Among his early crime films Tiger by the Tail (1954), Deadly Nightshade (1953), No Trace (1950) and The Embezzler (1954) are worth seeing.
The Voice of Merrill was made by Tempean Films, the production company set up by Robert S. Baker and Monte Berman. They would go on to huge success in television as producers of The Saint.
The Voice of Merrill opens with a murder. We don’t know the identity of the victim or why she’s been murdered. The scene then switches to a restaurant where not very successful crime writer Hugh Allen is waiting for his date. She doesn’t show up, and she never will. His date was a Miss Bridges and she’s the murder victim.
Alycia is married to Jonathan Roach (James Robertson Justice), who modestly describes himself as one of Field Marshals of British Literature. The marriage does not appear to be particularly affectionate.
Hugh Allen, Ronald Parker and Jonathan Roach were all acquainted with Miss Bridges and not one of them has an alibi for the time of the murder. This interests Inspector Thornton (Garry Marsh). What also interests Inspector Thornton is the fact that mIss Bridges was a convicted blackmailer. He can smell a motive there.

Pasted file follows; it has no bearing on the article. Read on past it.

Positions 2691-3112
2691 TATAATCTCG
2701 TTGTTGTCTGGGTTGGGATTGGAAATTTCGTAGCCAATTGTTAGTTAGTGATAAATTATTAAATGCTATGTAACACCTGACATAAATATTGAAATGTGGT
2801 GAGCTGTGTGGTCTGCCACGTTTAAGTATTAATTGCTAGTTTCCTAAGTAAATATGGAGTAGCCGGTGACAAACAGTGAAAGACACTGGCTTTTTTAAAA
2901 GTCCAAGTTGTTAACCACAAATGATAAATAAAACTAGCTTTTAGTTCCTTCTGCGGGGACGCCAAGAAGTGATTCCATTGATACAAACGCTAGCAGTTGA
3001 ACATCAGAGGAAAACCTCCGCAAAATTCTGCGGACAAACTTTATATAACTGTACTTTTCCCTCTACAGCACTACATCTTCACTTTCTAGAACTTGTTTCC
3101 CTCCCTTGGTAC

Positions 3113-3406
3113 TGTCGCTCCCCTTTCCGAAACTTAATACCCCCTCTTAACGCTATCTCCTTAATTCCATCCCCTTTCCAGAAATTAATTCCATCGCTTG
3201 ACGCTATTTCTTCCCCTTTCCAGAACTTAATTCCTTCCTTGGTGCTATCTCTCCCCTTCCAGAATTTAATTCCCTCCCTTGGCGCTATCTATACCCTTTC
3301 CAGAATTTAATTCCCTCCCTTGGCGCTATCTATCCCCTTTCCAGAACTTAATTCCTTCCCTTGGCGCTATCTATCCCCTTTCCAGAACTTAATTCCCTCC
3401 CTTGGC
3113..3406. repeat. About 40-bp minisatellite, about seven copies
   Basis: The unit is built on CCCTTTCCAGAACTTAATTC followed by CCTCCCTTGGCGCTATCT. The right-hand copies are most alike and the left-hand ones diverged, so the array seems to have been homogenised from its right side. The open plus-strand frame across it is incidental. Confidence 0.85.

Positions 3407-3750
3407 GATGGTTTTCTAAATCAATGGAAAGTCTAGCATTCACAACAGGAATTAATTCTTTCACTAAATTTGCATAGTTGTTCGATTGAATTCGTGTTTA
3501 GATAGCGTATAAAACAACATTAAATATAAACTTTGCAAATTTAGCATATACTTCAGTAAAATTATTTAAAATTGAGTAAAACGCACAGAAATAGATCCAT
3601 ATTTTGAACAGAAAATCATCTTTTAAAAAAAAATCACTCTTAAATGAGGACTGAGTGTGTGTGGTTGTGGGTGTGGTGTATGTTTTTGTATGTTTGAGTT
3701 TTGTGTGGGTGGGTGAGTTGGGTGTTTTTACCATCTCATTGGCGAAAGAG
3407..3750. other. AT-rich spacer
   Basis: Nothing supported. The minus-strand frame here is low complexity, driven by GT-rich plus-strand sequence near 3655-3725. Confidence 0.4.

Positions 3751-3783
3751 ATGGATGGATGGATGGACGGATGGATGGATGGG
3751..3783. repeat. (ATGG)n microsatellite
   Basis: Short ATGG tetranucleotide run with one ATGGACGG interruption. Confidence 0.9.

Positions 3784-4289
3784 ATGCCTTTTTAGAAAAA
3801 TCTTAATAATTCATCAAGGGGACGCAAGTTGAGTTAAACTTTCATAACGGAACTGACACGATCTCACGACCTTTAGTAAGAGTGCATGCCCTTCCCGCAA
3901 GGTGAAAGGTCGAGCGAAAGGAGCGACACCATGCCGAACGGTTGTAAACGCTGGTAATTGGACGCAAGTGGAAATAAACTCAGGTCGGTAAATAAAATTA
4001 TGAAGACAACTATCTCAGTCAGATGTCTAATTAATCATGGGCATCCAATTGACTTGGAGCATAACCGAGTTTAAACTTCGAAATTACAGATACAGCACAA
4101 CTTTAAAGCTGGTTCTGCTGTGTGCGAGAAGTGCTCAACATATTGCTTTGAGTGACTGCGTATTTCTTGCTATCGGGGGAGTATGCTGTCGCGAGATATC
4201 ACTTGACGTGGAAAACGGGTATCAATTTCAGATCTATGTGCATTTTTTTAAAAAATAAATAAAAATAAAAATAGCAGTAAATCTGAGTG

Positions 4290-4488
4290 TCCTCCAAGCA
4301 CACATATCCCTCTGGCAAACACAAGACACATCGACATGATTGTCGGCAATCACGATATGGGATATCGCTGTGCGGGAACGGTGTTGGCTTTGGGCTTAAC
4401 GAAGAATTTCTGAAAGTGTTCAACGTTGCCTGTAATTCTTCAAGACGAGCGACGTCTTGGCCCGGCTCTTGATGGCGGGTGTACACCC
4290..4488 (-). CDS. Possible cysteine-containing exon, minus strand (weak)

The radio series is an enormous success and the press turns the author, Hugh Merrill, into a celebrity. Of course there’s no such person as Hugh Merrill. Alycia meanwhile is hatching a plan. Her husband is dying from a heart condition. He can’t last more than three months. Provided Jonathan does the right thing and dies when he’s supposed to Hugh will be able to take the credit for the stories. This will be just what he needs to kickstart his literary career.
And murder is still there, lingering in the background. Inspector Thornton still has work to do.
Gilling’s screenplay provides a series of fiendish and nasty twists and the nastiness of the twists is enhanced by the fact that the characters have no idea what lies in store for them.
The fine cast helps things along. Edward Underdown is very good as Hugh, a man who is increasingly being swept along by events which he doesn’t understand.
Valerie Hobson is, as usual, a fine leading lady. Alycia is clever but she may not be clever enough and Hobson manages to make her sympathetic. We don’t approve of her actions but she herself feels that they’re justified.
This movie is included in the Renown Pictures Crime Collection Volume 4 DVD boxed set. The transfer is acceptable.
The Voice of Merrill doesn’t fit neatly into genre boundaries. It’s both a mystery and a twisted romantic melodrama and while the melodrama predominates there’s always the sense that murder is casting a shadow over the characters.
This is an oddball movie but a very very good one. It breaks genre rules but it gets away with it. Highly recommended.